David Shackleton, IDS: Drilling industry shouldn’t underestimate potential for performance gains associated with data science

By Linda Hsieh, Editor & Publisher, and Jay Stracke, Editorial Coordinator

Growing up in the town of Chorley in Lancashire – a region that was the industrial heartland of the north of England for centuries – David Shackleton did not have much direct exposure to the oil and gas business in his childhood. But he did grow up with a great appreciation for the role that fossil fuels played in the history of Lancashire – both in industries like cotton, a big business in the area due to its proximity to the port of Liverpool, and in the general betterment of people’s quality of living, by lighting homes and streets and allowing people to do basic things like cook food.

David Shackleton, Regional Manager, Americas for Independent Data Services, played a key role in the IADC Advanced Rig Technology (ART) Committee as the group worked to modernize the IADC Daily Drilling Report. In March 2020, he represented the committee to present a paper about the new DDR Plus at the IADC/SPE International Drilling Conference, held in Galveston, Texas.

In fact, Mr Shackleton was born in Chorley because his grandfather had moved there just after World War II to take charge of the town’s natural gas supply. “The gas holder was one of the biggest landmarks in town, next to the mills,” he recalled. “Whenever I saw it, it would remind me of him and the role he played in ensuring the town had gas back in those days. People respected him for the work he did.”

While Mr Shackleton would eventually find his way to the oil and gas industry, joining Independent Data Services (IDS) in 2012, he initially decided to study physics at the University of Durham because he “wanted to know how things in this universe worked.” He then earned a Post Graduate Certificate of Education from the University of Cambridge and took up a high school teaching position, seeing it as an opportunity to share his passion for physics with the next generation.

Within a few years, however, “I realized that I was encouraging all of these students to learn every day and that I should be doing that myself, as well.”

So he went back to school and earned a Master of Education from Endicott College in Massachusetts, studying things like strategic adoption of technology, leadership in international organizations and language diversity.

By 2012, Mr Shackleton found himself becoming interested in a whole new emerging area of science – the science around data. He joined IDS that year, fascinated by the company’s efforts at the time to try and make sense out of 15 million hours of drilling operational data that had been stored in databases going back to the 1990s.

“The work seemed fascinating because it encompassed not only mathematics and statistics, but also data and the physics behind the drilling and completion of a well,” he said. Moreover, the job involved working with people and developing trust and relationships. “In a way, I transferred my skills from working with kids to working with adults. Like with teaching, I saw that I could make a difference by helping people improve the way they did things.”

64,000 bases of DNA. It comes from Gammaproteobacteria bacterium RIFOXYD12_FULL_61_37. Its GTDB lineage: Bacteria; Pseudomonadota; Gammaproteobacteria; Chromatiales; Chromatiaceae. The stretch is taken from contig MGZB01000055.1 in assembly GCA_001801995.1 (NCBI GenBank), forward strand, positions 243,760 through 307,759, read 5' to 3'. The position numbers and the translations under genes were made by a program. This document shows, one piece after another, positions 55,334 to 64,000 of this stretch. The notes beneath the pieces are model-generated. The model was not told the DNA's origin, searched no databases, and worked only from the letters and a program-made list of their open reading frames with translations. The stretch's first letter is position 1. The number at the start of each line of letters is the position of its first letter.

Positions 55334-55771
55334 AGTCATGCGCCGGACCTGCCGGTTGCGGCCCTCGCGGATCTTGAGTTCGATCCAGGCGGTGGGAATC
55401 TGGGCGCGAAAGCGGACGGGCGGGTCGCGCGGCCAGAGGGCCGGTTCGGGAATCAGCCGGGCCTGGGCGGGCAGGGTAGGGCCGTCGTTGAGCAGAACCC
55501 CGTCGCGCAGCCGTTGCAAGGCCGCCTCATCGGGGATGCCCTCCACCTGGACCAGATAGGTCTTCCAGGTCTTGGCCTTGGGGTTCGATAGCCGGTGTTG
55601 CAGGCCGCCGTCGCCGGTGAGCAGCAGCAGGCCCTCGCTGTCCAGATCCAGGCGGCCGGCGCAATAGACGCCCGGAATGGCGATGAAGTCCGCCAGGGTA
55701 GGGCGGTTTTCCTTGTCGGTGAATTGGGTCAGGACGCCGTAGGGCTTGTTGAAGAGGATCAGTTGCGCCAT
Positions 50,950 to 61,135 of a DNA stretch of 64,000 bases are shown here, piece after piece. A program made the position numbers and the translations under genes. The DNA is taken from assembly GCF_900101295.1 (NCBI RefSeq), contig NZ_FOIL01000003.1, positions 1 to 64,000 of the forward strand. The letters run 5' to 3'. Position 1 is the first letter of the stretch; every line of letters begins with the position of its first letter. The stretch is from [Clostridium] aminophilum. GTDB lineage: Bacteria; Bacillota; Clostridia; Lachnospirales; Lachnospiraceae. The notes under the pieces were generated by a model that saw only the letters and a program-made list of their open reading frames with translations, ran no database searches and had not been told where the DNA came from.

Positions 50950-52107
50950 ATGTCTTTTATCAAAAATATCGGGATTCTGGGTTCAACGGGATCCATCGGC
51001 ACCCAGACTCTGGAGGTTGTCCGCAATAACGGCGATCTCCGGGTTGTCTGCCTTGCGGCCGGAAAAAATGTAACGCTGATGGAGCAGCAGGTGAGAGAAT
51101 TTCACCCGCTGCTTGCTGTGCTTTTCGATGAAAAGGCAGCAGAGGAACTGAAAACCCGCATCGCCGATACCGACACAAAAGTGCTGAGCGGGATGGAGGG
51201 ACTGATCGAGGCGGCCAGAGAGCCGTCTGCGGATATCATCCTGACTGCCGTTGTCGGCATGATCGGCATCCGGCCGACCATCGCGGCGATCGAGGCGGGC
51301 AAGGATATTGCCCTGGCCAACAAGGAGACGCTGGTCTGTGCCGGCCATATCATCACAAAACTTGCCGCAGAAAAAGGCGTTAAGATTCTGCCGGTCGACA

When IDS later determined that most of the 15 million hours of data collected previously was unusable, the company began introducing new measures to help customers collect more complete and accurate data. This included adding things like dropdown menus and fixed-type comments, which prevented users from typing in free text that would be hard to aggregate or parse. Numbers were also saved into data tables so they could be easily analyzed.

The company then began automating activity comments for the daily drilling report. “Rather than requiring the worker to spend between one and three hours writing into this report,” Mr Shackleton said, numbers and other data would be auto-populated whenever possible. “So most of the DDR became fully automated, because we found that most of the data already exists somewhere. There’s no need for a worker to write out their own version of the truth.”

By 2018, Mr Shackleton’s work at IDS led him to the IADC Advanced Rig Technology (ART) Committee, which was just starting to revamp the IADC DDR system to something that could be more fully digitalized and to allow much more granularity in its reporting. He ended up playing a key role in the project over the next couple of years, eventually representing the committee to present a paper on the new DDR Plus system at the 2020 IADC/SPE International Drilling Conference.

Looking to the future of the drilling industry, Mr Shackleton urges companies not to underestimate the importance of and potential opportunities associated with data science, especially if stakeholders – operators, drilling contractors and service companies –  can find ways for better collaboration. 

With the DDR Plus, for example, being able to automatically populate the activity fields using automated rig state detection can lead to applications of blockchain technologies when it comes to contracts and payments.

Benchmarking using anonymously shared data is another possibility, he believes. “The industry is becoming totally reliant on data, and I think being able to collaborate using the data available can really help drilling contractors to become more profitable.” DC

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